This Article considers the reasons for reinterpretations of age and disability and examines the fundamental reasons for changes in the implementation of both the ADA and ADEA. Part I presents the basic structure and relevant requirements of the two statutes and comments on the reasons their legislative purposes are not often seen as overlapping. Part II discusses the recent Supreme Court decisions that have undermined the purposes and implementation of both the ADA and ADEA and chilled causes of action based on the ADA and ADEA. Part III projects the current problems with anti-discrimination causes into the future, when older ...


Reforming Disability Nondiscrimination Laws: A Comparative Perspective, Stanley S. Herr Dec 2001

Reforming Disability Nondiscrimination Laws: A Comparative Perspective, Stanley S. Herr

University of Michigan Journal of Law Reform

Comparing the law and policies of other countries concerning disability rights to ours can help us understand how we may strengthen those rights and heighten compliance with nondiscrimination laws. Since it took effect in 1992, the Americans with Disabilities Act (ADA) has been a leading example of such comprehensive legislation on behalf of people with disabilities. Along with the United Nations Standard Rules on Equalization of Opportunities for Persons with Disabilities, the ADA has inspired many countries to develop their own disability nondiscrimination laws and remedial agencies. This process must work in both directions, however, and laws and agencies from ...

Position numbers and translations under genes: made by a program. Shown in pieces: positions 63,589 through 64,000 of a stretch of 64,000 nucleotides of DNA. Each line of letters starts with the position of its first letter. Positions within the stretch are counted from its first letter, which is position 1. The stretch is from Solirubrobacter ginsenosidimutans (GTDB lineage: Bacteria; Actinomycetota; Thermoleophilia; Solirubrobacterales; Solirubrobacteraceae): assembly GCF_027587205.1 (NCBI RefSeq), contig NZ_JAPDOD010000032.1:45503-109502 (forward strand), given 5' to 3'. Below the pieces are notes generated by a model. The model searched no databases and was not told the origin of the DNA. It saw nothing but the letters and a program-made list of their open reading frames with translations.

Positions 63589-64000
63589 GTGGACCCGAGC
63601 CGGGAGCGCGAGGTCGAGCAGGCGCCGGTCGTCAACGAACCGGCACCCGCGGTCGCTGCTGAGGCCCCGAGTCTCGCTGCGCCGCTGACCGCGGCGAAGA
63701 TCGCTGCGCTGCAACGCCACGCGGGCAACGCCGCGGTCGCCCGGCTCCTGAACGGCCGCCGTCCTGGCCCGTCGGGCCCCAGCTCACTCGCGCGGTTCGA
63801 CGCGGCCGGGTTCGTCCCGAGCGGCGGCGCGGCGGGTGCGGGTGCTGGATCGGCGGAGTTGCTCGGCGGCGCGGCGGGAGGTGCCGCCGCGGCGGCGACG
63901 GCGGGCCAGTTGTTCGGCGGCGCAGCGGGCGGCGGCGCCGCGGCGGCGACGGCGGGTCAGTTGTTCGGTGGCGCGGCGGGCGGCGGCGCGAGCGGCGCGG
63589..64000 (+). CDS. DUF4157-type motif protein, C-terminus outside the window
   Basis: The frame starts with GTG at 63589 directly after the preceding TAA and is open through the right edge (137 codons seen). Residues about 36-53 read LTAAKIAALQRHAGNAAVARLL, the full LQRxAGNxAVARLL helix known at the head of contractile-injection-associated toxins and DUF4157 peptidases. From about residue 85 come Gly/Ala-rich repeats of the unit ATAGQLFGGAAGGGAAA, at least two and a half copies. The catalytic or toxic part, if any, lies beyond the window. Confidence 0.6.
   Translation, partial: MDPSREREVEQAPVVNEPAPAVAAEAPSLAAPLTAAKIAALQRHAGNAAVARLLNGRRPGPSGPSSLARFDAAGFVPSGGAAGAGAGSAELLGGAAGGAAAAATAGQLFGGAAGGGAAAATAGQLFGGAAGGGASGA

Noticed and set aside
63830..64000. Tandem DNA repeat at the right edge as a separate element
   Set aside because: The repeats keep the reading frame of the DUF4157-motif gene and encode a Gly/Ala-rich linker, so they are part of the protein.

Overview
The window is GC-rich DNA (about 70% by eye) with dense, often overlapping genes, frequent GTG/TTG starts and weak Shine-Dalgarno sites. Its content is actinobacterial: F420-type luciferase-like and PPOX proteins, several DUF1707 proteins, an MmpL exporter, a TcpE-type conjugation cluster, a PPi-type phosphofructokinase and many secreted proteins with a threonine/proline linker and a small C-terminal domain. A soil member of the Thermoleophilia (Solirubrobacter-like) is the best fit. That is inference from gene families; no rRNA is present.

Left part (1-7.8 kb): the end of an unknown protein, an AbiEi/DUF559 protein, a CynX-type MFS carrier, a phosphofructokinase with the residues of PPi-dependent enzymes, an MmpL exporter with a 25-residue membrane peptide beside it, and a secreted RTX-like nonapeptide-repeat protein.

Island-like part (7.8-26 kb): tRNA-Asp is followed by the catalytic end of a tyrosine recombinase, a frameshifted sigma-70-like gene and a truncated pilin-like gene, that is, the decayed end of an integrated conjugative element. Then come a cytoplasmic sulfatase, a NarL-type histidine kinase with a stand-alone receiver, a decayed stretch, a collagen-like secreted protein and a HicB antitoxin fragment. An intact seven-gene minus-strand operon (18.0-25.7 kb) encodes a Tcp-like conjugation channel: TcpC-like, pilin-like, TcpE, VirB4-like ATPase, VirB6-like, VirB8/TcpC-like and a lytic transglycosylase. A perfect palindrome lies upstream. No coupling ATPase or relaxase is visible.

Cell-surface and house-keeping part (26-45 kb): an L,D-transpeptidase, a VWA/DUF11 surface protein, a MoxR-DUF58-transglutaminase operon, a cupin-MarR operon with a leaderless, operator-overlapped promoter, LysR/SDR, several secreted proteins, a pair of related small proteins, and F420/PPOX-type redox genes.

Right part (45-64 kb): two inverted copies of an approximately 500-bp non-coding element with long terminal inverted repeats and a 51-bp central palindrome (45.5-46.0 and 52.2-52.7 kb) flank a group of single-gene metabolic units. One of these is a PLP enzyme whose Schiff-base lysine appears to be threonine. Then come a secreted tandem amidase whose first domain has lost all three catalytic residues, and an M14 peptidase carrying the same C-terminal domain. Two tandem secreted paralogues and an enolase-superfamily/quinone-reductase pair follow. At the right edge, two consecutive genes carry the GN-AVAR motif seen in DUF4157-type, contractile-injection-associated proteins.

Introduction To "Books", Margaret A. Leary Dec 2001

Introduction To "Books", Margaret A. Leary

Articles

It's well known that graduate William B. Cook's generosity provided the Law School with its trademark Gothic Law Quadrangle. It is less universally known that Cook endowed the Law School with a trust to support faculty research, and had a strong interest in the nature of that research. He chose to call the library building "Legal Research" and to inscribe above the main entrance "Learned and cultured lawyers are safeguards of the republic." Cook often said that the lack of "intellectual leadership 1s the greatest problem which faces America," and he wanted this Law School to provide that ...


Preface, Journal Of Law Reform Dec 2001

Preface, Journal Of Law Reform

University of Michigan Journal of Law Reform

A preface to a University of Michigan Journal of Law Reform symposium entitled The Americans With Disabilities Act: Directions for Reform.